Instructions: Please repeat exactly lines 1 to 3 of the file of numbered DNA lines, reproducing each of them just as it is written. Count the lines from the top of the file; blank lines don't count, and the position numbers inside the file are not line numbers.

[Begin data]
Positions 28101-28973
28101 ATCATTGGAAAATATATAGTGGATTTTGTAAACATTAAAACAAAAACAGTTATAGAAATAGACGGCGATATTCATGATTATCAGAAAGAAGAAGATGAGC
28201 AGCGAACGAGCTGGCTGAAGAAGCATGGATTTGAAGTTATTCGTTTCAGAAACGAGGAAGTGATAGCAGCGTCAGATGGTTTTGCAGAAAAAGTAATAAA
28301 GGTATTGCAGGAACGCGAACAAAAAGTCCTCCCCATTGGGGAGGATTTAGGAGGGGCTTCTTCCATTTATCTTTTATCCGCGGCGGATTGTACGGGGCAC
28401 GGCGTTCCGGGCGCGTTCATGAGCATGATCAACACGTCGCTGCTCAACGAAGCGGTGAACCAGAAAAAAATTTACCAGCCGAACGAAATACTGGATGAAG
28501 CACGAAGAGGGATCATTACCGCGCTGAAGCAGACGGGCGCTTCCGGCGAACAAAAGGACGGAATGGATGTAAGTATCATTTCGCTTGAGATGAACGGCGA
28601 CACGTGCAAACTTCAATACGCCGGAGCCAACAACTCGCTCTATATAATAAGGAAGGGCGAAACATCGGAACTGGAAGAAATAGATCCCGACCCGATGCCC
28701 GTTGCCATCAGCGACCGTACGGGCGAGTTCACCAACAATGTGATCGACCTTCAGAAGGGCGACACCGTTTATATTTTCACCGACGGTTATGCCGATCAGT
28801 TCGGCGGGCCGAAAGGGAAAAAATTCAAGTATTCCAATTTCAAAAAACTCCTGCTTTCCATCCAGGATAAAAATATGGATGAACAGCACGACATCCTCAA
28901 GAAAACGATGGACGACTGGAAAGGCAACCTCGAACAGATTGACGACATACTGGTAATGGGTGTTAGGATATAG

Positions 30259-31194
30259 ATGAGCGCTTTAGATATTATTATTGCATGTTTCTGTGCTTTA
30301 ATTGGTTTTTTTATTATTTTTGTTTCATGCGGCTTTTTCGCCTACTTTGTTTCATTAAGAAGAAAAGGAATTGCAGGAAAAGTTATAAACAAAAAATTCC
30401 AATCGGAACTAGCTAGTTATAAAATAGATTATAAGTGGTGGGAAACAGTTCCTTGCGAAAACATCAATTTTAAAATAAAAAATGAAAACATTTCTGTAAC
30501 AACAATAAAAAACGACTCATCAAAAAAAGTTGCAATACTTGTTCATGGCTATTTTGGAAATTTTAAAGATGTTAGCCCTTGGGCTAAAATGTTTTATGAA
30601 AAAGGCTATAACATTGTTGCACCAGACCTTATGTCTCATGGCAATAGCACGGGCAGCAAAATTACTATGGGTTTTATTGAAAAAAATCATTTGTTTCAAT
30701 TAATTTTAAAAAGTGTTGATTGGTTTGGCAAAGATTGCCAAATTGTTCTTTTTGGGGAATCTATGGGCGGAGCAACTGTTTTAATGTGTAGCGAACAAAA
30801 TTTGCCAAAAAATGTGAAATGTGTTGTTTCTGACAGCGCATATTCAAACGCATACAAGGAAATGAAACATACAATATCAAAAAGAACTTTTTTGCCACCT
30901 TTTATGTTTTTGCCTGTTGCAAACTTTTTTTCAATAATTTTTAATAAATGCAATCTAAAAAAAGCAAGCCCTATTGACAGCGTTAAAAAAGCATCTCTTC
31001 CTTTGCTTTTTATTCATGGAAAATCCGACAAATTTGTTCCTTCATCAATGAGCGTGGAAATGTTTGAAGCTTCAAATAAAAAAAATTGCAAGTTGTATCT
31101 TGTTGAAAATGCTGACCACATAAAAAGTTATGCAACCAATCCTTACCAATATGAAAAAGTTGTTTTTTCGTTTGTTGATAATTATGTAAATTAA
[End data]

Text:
Positions 28101-28973
28101 ATCATTGGAAAATATATAGTGGATTTTGTAAACATTAAAACAAAAACAGTTATAGAAATAGACGGCGATATTCATGATTATCAGAAAGAAGAAGATGAGC
28201 AGCGAACGAGCTGGCTGAAGAAGCATGGATTTGAAGTTATTCGTTTCAGAAACGAGGAAGTGATAGCAGCGTCAGATGGTTTTGCAGAAAAAGTAATAAA